• Challenges of Teaching Organic Chemistry during COVID-19 Pandemic at a Primarily Undergraduate Institution

      Sunasee, Rajesh (American Chemical Society (ACS), 2020-07-28)
      With a sudden move to remote and online teaching due to COVID-19 pandemic, Organic Chemistry became more challenging for both students and educators with the emergence of new technological challenges and instructional strategies. The Organic Chemistry I class at SUNY Plattsburgh was shifted to an online learning model in an attempt to mimic face-to-face teaching as well as maintaining active learning. This communication highlights the instructor’s perspectives on the challenges and insights gained for teaching Organic Chemistry I (lecture component) for the Spring 2020 semester in the time of COVID-19. A combination of asynchronous and synchronous teaching methods was found to be effective for content delivery, active learning, and increasing student’s engagement. Synchronous class attendance was monitored and compared with typical face-to-face class attendance. Synchronous problem-solving exercises had an effect on student’s attendance rate and learning. An exit survey indicated about 64% of students had a preference for face to-face teaching over online teaching of Organic Chemistry.
    • An Engaging and Fun Breakout Activity for Educators and Students about Laboratory Safety

      Nephew, Shannon; Sunasee, Rajesh (American Chemical Society (ACS), 2020-10-13)
      To maintain a safe laboratory working environment, academic institutions are highly committed to providing safety training to all employees, and engaging educators and students in the process must be an integral component of an overall safety training program. At SUNY Plattsburgh, annual mandatory safety training is required for all employees. One of the main challenges is trying to maintain a high level of engagement of educators during the safety training session. This recently led to designing an engaging and simple hands-on breakout safety activity to teach educators and students about safe laboratory practices. The breakout safety activity mimics the fun of a typical “escape room” game. The different components of the breakout safety activity and the effect on the level of engagement of the participants are highlighted here. The versatility of the novel breakout safety activity is appealing as it can easily be modified for various science laboratories and implemented with diverse participants including educators and undergraduate and graduate students. Overall, this new breakout safety activity turned out to be not only engaging, but also fun and effective for all.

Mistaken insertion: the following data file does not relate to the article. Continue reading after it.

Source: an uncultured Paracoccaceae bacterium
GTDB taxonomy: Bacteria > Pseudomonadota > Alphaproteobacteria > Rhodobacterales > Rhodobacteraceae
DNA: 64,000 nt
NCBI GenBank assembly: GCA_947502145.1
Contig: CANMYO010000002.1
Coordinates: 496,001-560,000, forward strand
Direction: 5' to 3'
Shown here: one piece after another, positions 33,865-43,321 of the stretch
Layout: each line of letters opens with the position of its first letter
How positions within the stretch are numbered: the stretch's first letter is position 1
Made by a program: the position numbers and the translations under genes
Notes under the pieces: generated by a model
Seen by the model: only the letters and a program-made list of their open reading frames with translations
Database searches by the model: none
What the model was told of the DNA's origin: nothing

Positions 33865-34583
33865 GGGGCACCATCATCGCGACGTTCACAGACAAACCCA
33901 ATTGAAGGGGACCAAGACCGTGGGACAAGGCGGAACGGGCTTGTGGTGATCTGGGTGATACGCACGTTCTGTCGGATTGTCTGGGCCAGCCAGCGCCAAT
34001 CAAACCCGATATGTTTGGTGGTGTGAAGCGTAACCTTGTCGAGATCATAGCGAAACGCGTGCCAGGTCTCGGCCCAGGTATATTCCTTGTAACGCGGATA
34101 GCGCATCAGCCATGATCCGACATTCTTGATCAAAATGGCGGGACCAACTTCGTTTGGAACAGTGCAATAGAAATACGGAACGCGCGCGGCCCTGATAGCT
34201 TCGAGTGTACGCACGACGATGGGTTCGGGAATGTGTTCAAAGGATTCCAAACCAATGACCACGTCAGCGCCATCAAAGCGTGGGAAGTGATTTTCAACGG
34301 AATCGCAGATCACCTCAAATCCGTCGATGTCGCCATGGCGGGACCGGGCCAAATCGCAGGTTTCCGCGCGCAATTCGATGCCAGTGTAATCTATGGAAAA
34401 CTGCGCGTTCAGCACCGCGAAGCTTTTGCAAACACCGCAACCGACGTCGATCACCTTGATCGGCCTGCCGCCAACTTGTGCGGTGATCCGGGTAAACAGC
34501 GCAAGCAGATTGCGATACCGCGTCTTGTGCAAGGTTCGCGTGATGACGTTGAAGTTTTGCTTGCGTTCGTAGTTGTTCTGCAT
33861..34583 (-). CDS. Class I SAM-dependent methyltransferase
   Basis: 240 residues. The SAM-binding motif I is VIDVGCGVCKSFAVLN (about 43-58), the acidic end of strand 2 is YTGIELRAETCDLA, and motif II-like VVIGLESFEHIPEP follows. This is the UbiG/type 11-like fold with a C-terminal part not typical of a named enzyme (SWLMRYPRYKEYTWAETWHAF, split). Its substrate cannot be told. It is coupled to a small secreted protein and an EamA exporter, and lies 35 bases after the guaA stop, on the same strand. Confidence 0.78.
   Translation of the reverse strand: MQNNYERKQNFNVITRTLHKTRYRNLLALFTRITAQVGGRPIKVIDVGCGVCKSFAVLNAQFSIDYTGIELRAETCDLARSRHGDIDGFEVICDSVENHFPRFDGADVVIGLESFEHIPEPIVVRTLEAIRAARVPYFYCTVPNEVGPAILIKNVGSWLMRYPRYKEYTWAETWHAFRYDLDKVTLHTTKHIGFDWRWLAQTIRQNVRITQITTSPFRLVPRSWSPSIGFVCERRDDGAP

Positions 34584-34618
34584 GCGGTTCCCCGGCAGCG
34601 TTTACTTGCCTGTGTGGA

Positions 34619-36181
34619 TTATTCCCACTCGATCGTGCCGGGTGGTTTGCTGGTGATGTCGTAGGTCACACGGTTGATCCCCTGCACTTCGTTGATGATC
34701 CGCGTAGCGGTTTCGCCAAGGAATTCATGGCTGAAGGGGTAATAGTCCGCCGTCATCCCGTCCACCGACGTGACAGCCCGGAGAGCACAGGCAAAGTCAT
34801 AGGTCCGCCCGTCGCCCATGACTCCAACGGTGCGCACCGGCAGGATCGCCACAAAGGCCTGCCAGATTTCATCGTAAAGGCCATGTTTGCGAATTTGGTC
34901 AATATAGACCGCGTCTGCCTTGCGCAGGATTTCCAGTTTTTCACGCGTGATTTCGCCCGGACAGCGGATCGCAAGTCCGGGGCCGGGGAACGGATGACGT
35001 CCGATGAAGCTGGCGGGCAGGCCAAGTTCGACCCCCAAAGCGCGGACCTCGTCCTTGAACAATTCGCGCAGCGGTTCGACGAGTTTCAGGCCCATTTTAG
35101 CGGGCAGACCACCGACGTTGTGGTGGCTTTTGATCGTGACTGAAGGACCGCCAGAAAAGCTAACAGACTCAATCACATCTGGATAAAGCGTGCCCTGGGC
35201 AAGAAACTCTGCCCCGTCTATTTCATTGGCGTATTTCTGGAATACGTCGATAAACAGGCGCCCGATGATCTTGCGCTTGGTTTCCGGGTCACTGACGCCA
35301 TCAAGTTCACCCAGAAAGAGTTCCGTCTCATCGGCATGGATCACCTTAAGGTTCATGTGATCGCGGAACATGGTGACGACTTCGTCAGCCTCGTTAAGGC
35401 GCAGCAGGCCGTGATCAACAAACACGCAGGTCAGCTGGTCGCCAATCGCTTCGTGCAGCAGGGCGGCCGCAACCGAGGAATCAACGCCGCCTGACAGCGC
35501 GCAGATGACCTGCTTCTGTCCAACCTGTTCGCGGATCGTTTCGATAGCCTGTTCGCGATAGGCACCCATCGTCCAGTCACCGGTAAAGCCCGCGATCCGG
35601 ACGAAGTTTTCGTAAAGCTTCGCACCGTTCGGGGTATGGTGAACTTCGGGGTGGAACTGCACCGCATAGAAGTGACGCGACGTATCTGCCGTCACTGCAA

• Synthesis and Cytotoxicity Studies of Wood-Based Cationic Cellulose Nanocrystals as Potential Immunomodulators

      Imtiaz, Yusha; Tuga, Beza; Smith, Christopher W.; Rabideau, Alexander; Nguyen, Long; Liu, Yali; Hrapovic, Sabahudin; Ckless, Karina; Sunasee, Rajesh (MDPI AG, 2020-08-15)
      Polysaccharides have been shown to have immunomodulatory properties. Modulation of the immune system plays a crucial role in physiological processes as well as in the treatment and/or prevention of autoimmune and infectious diseases. Cellulose nanocrystals (CNCs) are derived from cellulose, the most abundant polysaccharide on the earth. CNCs are an emerging class of crystalline nanomaterials with exceptional physico-chemical properties for high-end applications and commercialization prospects. The aim of this study was to design, synthesize, and evaluate the cytotoxicity of a series of biocompatible, wood-based, cationic CNCs as potential immunomodulators. The anionic CNCs were rendered cationic by grafting with cationic polymers having pendant +NMe3 and +NH3 moieties. The success of the synthesis of the cationic CNCs was evidenced by Fourier transform infrared spectroscopy, dynamic light scattering, zeta potential, and elemental analysis. No modification in the nanocrystals rod-like shape was observed in transmission electron microscopy and atomic force microscopy analyses. Cytotoxicity studies using three different cell-based assays (MTT, Neutral Red, and LIVE/DEAD®) and three relevant mouse and human immune cells indicated very low cytotoxicity of the cationic CNCs in all tested experimental conditions. Overall, our results showed that cationic CNCs are suitable to be further investigated as immunomodulators and potential vaccine nanoadjuvants.